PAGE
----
Patriots

Breer: ‘Better To Be Early Than Late’ Finding Tom Brady’s Successor

Toucher & Rich
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Tom Brady #12 of the New England Patriots (Photo by Jamie Squire/Getty Images) and second round draft pick Jimmy Garoppolo (Photo by Stacy Revere/Getty Images).

Tom Brady #12 of the New England Patriots (Photo by Jamie Squire/Getty Images) and second round draft pick Jimmy Garoppolo (Photo by Stacy Revere/Getty Images).

WBZFM_Bio_Toucher_Rich Toucher and Rich
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BOSTON (CBS) – Patriots fans were left in disbelief Friday night when the team elected to spend their second round pick (no. 62 overall) on Eastern Illinois quarterback Jimmy Garoppolo.

Head coach and personnel decision maker Bill Belichick defended the pick in a press conference afterwards and said, “I think you’re better off being early than late at that position.”

Albert Breer of the NFL Network is in lock step with the Patriots and Belichick trying to find Tom Brady’s heir apparent now than when it’ll be too late, and he provided historical examples to prove his point Tuesday morning on 98.5 The Sports Hub’s Toucher & Rich show.

“The top six quarterbacks of the 1990s were Brett Favre, John Elway, Dan Marino, Steve Young, Jim Kelly and Troy Aikman. Of those six guys, clearly the best successor of them is Aaron Rodgers — here are the other five: Brian Griese, Jay Fiedler, Jeff Garcia, Todd Collins and Quincy Carter. Some of those teams still haven’t solved the quarterback problem.

“What they have in common, if you look at the five of the six that really had trouble replacing the legends, in all five cases that position wasn’t addressed until either a year before the quarterback retired or the year the quarterback did retire. Aaron Rodgers was addressed way earlier than that. Green Bay drafted Rodgers three years before he ever started a game.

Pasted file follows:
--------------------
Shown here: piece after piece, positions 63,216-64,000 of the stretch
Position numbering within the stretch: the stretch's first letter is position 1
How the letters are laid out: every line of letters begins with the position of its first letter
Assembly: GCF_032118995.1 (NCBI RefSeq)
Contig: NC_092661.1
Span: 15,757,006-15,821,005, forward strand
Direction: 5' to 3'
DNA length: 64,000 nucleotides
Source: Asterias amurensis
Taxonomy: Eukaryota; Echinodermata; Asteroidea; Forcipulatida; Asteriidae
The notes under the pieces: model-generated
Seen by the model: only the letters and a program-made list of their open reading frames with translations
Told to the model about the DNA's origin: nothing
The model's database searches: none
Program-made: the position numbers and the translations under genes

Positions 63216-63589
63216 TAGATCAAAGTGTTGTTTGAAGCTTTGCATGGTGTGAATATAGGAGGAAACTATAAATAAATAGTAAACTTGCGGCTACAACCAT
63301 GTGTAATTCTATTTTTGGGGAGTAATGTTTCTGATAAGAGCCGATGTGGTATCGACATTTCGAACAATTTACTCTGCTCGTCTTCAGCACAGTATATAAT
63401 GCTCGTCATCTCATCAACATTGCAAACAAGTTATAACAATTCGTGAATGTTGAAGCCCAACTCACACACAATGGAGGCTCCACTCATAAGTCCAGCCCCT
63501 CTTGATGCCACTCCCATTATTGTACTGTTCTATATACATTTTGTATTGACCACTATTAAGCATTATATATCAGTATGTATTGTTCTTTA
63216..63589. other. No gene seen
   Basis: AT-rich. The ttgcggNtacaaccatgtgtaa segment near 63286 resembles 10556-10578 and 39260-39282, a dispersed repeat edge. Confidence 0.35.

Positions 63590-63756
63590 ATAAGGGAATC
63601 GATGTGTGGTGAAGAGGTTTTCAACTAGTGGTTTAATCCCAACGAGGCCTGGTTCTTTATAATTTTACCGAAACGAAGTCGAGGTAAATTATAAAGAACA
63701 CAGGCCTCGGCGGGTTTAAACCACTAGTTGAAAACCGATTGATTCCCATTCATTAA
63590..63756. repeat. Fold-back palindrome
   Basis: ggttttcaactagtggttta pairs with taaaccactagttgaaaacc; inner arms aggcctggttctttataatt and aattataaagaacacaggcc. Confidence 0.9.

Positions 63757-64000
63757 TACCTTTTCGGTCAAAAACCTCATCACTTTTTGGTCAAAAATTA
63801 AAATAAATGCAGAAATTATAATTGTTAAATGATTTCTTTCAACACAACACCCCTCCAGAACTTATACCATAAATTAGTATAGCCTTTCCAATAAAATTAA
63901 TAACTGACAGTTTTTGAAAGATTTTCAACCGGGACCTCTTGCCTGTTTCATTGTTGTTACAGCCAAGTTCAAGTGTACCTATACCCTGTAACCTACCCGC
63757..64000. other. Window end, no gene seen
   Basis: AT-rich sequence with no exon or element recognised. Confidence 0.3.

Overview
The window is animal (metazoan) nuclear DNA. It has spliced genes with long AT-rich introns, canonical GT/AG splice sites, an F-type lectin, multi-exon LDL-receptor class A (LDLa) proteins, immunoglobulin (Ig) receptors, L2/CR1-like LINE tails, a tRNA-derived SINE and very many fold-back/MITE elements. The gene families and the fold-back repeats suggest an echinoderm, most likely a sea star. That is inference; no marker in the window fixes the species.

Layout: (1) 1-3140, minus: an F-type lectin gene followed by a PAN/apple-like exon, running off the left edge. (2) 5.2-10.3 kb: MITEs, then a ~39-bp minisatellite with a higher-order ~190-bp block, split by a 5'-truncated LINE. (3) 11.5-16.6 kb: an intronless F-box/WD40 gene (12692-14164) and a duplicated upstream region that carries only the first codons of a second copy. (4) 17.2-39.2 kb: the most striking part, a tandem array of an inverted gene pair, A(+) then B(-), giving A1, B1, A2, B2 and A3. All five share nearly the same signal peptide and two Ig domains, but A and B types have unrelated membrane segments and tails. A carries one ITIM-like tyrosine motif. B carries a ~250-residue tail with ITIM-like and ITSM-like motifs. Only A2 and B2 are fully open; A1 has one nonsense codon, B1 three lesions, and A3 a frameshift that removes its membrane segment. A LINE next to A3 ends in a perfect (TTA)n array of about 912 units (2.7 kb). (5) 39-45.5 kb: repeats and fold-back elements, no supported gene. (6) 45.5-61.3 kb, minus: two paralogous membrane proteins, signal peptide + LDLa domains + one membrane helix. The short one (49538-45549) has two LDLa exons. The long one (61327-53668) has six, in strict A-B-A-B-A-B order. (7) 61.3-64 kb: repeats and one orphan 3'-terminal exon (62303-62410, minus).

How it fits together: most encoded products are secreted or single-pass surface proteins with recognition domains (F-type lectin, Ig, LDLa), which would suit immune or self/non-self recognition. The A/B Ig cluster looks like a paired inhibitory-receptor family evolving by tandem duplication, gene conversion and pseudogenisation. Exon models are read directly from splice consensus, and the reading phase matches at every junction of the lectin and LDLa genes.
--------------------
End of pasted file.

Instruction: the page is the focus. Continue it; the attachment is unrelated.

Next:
“You don’t want to put yourself in a position at the end of a quarterback’s career to box yourself in, and boxed into a single draft class or two. … You want to give yourself a little flexibility. That’s what the Packers did, and that’s what the 49ers did with Joe Montana.”

Fred notes the approach of the Seattle Seahawks, who “kept throwing darts at the dartboard” in landing their signal caller.

Seattle had Matt Hasselbeck for one year under Pete Carroll. After that they traded for Charlie Whitehurst, brought in Tavaris Jackson, signed Matt Flynn and eventually drafted Russell Wilson in the third round.

John Idzik is doing the same thing with the Jets, and Breer notes, “Not everybody is going to have the Indianapolis Colts’ opportunity, who happened to suck in the best year possible. Most teams have to solve it the other way. ” Adding, “You don’t want to be forced to pick from a small pool of players on the most important position on the field.”

No team can bank on being as fortunate as the Colts, and given the importance of the position and the crapshoot nature of the draft, “the dartboard approach” is something you’ll start to see with more regularity as time goes on — especially with the rookie wage scale.

“This is the first shot [New England] has taken where you can actually say inside that organization they could envision [Garoppolo] being the replacement to Brady.”

Listen below for the full discussion, including an injury update on Rob Gronkowski and why the Patriots didn’t draft a tight end:

Breer: 'Better To Be Early Than Late' Finding Tom Brady's Successor

Toucher & Rich

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